ICNL seeks to create a legal environment that protects and strengthens nonprofits, activists, and philanthropy in the United States. We promote freedoms of association, assembly, and expression by analyzing trends in civic space, tracking state and federal laws affecting protest, and providing nonprofit organizations with information about legal compliance and risk management. The U.S. program also aims to reduce the negative impact on civil society of “foreign agent” legislation and counter-terrorism measures.
United States Program
Civil disobedience at protests has long been used to achieve social justice in the United States. Such nonviolent unlawful conduct has ranged from sit-ins in the Jim Crow South to advocates for women’s suffrage obstructing traffic while peacefully protesting in front of the White House. In an article in Cornell Law Review, ICNL’s Nick Robinson and Elly Page argue for more robust constitutional protection for civil disobedience at demonstrations. Read the full article here.
Since January 2020, the U.S. has witnessed over 600 armed protests. The presence of firearms is intimidating and chills people’s ability to exercise their constitutional right to peaceful assembly. It also creates real dangers for demonstrators. A 2021 study found that protests with firearms were six times more likely to result in violence. Reasonable and constitutionally sound options are available to deal with this issue. These options are explored in our lastest briefer, Keeping Guns Away from Protests.
In the wake of complaints about law enforcement’s response to the George Floyd protests, local, state, and the federal government have proposed reforms to better protect the freedom of assembly. These reforms are not necessarily best practices and in some cases could be further strengthened, but they represent important efforts to better protect assembly rights. Visit our resource page here.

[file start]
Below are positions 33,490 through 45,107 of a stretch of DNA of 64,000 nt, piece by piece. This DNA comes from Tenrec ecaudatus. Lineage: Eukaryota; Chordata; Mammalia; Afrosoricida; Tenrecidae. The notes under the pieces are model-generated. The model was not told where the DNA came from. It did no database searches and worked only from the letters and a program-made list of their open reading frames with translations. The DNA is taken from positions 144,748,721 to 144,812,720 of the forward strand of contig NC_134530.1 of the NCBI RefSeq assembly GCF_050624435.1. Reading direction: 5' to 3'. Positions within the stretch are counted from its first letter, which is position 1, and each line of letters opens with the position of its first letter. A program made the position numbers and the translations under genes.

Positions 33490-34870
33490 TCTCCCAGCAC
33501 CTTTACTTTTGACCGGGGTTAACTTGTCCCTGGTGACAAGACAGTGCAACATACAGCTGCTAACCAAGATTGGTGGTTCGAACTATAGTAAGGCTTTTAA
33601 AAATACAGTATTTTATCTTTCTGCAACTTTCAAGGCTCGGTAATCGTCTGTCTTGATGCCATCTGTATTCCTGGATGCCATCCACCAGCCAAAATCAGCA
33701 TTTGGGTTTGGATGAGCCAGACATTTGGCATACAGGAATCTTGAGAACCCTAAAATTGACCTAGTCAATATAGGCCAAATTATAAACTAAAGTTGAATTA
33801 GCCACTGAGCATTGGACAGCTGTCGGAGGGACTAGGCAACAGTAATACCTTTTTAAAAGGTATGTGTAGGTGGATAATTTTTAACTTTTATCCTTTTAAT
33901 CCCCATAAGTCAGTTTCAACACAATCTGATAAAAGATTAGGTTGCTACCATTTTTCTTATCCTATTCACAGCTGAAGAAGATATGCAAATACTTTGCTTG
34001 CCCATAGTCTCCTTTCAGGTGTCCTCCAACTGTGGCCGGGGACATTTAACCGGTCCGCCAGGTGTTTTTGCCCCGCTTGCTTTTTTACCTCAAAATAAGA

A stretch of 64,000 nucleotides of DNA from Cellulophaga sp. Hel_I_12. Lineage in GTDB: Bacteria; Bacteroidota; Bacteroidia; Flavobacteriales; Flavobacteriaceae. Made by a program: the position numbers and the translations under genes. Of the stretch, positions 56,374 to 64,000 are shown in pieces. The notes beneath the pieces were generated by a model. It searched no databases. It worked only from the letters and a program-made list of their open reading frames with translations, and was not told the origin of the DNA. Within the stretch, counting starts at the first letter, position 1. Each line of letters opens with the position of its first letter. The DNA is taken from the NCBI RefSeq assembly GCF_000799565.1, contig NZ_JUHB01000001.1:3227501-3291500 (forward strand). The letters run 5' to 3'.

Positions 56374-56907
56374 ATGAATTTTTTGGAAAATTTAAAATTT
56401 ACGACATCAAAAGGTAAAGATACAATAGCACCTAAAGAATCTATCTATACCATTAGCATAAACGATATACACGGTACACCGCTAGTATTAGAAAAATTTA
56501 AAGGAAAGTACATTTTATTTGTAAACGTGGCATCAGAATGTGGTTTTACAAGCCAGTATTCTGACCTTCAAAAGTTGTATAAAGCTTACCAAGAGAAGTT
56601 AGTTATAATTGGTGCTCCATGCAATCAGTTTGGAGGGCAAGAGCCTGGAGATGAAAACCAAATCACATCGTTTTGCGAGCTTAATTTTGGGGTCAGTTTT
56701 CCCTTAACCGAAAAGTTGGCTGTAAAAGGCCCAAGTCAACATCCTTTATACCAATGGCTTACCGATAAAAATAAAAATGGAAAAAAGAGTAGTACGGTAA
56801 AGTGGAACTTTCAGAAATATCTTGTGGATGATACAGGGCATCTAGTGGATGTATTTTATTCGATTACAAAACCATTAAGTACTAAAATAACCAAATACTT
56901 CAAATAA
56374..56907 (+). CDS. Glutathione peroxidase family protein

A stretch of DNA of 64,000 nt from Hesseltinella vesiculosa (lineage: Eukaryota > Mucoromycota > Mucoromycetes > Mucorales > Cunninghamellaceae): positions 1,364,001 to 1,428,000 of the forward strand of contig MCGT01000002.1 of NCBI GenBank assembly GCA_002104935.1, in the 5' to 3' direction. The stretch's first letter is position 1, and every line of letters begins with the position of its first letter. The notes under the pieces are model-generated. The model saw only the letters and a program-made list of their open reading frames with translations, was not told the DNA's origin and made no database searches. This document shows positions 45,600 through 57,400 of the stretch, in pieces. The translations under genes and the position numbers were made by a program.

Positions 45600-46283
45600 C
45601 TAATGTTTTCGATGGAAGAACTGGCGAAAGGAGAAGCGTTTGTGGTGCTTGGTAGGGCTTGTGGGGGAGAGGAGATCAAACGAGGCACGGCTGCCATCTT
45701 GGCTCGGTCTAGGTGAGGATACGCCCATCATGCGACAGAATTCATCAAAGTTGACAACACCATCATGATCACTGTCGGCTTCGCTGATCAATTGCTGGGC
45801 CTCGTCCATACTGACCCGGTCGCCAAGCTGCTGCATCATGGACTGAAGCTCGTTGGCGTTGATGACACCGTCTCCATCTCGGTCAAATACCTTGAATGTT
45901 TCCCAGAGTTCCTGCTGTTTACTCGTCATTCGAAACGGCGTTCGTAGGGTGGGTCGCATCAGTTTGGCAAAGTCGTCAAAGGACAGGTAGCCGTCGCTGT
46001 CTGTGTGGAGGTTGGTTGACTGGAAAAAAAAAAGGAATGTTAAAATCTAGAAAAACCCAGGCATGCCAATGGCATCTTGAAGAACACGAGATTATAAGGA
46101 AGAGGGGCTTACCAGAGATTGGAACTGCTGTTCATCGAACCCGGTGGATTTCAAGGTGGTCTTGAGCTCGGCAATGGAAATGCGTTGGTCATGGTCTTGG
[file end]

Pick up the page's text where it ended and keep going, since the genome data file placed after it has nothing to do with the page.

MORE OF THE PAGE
President-elect Joe Biden has made revitalizing democracy at home and abroad central to plans for his new administration. This piece in Just Security by ICNL’s Elly Page and Nick Robinson lays out five actions that the incoming administration can take to better protect the freedom of assembly.
The Foreign Agents Registration Act has become a central policy tool to respond to foreign interference in U.S. politics. However, stepping up enforcement of FARA before reforming the act is a recipe for disaster. FARA is overbroad and has been used to target U.S. activists and nonprofits. Find out more by reading our article in Foreign Policy entitled The Foreign Agents Registration Act is Broken.
Started in 2020, this page tracks municipal, state, and federal reforms to better protect protest rights including restrictions on tear gas and rubber bullets, efforts to demilitarize the police, and reforms of public order laws that can undermine the freedom of assembly.
In partnership with the Council on Foundations, ICNL maintains reports on thirty-four countries to assist U.S grantmakers when they undertake equivalency determinations for foreign grantees.